The Compromise of 1877 is defined as an informal agreement between Southern Democrats and allies of Rutherford Hayes, the Republican Party candidate. Also known as the Great Betrayal or the Corrupt Bargain, the Compromise of 1877 aimed to settle the results of the 1876 presidential election and marked the end of Reconstruction.
During the presidential election of 1876, the Democratic and the Republican parties were of equal strength and influence. The Democrats nominated Samuel B Tilden, Governor of New York, while the Republicans chose Rutherford B. Hayes, Governor of Ohio, as their candidate.
Hayes promised to establish honest and capable local self-government to the southern states, therefore, to restrict the enforcement of Reconstruction-era policies on the federal level.
On Election Day in November 1876, as the Democratic candidate gained most votes in the election, the Republican Party could not accept defeat and started bribing African-American voters from Louisiana, Florida, and South Carolina to keep the Republican governments in the states.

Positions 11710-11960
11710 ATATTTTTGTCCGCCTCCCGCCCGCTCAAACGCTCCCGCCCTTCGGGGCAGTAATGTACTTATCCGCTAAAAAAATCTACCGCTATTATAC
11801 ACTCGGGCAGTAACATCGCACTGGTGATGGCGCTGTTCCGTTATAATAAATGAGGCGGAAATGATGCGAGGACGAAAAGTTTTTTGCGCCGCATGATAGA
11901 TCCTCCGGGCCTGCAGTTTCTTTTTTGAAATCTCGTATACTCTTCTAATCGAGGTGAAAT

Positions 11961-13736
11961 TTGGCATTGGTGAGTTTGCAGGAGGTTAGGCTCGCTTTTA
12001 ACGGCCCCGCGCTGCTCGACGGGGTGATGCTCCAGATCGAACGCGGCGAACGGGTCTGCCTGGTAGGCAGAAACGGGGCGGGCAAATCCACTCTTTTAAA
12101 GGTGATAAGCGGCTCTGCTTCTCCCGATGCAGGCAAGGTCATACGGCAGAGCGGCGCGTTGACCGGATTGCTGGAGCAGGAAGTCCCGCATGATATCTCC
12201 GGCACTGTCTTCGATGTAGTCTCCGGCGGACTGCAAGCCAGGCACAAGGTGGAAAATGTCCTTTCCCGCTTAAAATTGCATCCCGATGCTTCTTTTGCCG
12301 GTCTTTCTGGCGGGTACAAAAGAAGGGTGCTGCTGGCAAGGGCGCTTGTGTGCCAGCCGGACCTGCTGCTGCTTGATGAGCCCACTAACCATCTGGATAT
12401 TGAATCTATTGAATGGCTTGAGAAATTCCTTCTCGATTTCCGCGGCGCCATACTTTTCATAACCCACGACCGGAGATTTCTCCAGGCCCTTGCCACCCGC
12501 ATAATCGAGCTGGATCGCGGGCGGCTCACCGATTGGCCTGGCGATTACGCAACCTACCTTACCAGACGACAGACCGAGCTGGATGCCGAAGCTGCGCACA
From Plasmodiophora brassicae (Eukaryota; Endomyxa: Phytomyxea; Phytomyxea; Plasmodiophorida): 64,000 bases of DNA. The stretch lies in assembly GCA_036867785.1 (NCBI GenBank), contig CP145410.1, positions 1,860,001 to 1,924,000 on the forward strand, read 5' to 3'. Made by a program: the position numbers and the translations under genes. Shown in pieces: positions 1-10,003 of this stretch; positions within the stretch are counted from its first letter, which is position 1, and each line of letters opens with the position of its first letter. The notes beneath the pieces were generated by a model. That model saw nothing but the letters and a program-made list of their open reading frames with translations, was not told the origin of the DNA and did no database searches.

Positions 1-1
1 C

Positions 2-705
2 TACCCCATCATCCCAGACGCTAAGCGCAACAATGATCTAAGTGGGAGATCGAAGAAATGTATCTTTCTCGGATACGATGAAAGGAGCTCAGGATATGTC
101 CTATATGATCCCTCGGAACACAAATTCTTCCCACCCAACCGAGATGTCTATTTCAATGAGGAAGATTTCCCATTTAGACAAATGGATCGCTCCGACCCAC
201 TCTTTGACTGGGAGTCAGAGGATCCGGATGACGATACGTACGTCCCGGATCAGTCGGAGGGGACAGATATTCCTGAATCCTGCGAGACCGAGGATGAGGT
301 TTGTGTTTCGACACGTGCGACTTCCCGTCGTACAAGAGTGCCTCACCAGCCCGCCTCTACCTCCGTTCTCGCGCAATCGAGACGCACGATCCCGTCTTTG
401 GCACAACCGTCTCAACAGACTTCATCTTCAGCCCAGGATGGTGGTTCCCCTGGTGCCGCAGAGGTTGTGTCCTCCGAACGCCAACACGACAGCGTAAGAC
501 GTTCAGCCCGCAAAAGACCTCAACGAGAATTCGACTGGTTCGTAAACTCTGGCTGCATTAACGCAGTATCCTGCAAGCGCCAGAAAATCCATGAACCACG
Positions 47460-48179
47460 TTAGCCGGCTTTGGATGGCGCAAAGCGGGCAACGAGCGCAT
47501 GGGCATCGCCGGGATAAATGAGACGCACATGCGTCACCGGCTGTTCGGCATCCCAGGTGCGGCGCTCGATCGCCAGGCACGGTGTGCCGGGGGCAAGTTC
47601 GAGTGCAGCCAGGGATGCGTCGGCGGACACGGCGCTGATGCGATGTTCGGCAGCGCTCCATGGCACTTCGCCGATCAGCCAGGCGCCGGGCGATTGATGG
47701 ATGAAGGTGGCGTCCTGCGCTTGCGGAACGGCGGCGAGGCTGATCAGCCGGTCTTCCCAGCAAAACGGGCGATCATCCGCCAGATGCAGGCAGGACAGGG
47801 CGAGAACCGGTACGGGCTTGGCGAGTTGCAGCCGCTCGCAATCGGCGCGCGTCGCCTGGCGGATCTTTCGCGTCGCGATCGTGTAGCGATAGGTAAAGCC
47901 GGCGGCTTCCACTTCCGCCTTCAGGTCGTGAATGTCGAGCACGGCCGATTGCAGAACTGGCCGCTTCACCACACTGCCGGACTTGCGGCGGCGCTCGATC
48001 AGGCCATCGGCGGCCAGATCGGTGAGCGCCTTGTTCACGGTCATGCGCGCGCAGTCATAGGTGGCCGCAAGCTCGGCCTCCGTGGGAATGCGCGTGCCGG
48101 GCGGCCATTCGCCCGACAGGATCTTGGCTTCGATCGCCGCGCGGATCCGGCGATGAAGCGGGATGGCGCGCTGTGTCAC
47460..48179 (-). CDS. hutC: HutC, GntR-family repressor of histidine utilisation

Shortly after the election of 1876, it became evident that its results greatly affected the three southern states, which were the only ones left with outdated and widely unpopular Reconstruction-era governments.
The Compromise of 1877 was characterized by the shift from the principles of force to the traditional manner of expedience and concession, which laid the foundation for a political reunion. The allies of Rutherford Hayes secretly met with moderate Democrats of the South to discuss the acceptance of Hayes’ presidential candidacy.
As a result, the Democrats decided not to interfere with the election or block Hayes’ victory but made it a condition that the Republicans recall the federal troops from the southern states. Thus, the Democrats regained control over the South, and the Reconstruction era came to an end.